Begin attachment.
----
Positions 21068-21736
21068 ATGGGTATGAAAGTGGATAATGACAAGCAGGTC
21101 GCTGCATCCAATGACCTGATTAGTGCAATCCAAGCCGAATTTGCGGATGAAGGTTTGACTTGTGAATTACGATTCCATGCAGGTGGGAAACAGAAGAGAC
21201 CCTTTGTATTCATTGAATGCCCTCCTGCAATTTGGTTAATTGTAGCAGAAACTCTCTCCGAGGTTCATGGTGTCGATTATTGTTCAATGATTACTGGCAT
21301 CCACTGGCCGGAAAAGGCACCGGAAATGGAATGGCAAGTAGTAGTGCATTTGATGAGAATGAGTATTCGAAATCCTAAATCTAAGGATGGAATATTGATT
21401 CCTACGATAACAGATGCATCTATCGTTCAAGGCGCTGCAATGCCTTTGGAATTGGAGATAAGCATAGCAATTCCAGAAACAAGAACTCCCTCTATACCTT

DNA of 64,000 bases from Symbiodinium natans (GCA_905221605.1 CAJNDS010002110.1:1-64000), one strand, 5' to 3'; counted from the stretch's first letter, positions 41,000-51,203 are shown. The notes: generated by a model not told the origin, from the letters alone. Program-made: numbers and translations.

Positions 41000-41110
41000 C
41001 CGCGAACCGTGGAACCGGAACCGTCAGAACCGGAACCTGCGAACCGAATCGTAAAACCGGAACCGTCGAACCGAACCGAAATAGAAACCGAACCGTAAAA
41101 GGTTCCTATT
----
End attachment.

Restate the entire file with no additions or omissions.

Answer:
Positions 21068-21736
21068 ATGGGTATGAAAGTGGATAATGACAAGCAGGTC
21101 GCTGCATCCAATGACCTGATTAGTGCAATCCAAGCCGAATTTGCGGATGAAGGTTTGACTTGTGAATTACGATTCCATGCAGGTGGGAAACAGAAGAGAC
21201 CCTTTGTATTCATTGAATGCCCTCCTGCAATTTGGTTAATTGTAGCAGAAACTCTCTCCGAGGTTCATGGTGTCGATTATTGTTCAATGATTACTGGCAT
21301 CCACTGGCCGGAAAAGGCACCGGAAATGGAATGGCAAGTAGTAGTGCATTTGATGAGAATGAGTATTCGAAATCCTAAATCTAAGGATGGAATATTGATT
21401 CCTACGATAACAGATGCATCTATCGTTCAAGGCGCTGCAATGCCTTTGGAATTGGAGATAAGCATAGCAATTCCAGAAACAAGAACTCCCTCTATACCTT

DNA of 64,000 bases from Symbiodinium natans (GCA_905221605.1 CAJNDS010002110.1:1-64000), one strand, 5' to 3'; counted from the stretch's first letter, positions 41,000-51,203 are shown. The notes: generated by a model not told the origin, from the letters alone. Program-made: numbers and translations.

Positions 41000-41110
41000 C
41001 CGCGAACCGTGGAACCGGAACCGTCAGAACCGGAACCTGCGAACCGAATCGTAAAACCGGAACCGTCGAACCGAACCGAAATAGAAACCGAACCGTAAAA
41101 GGTTCCTATT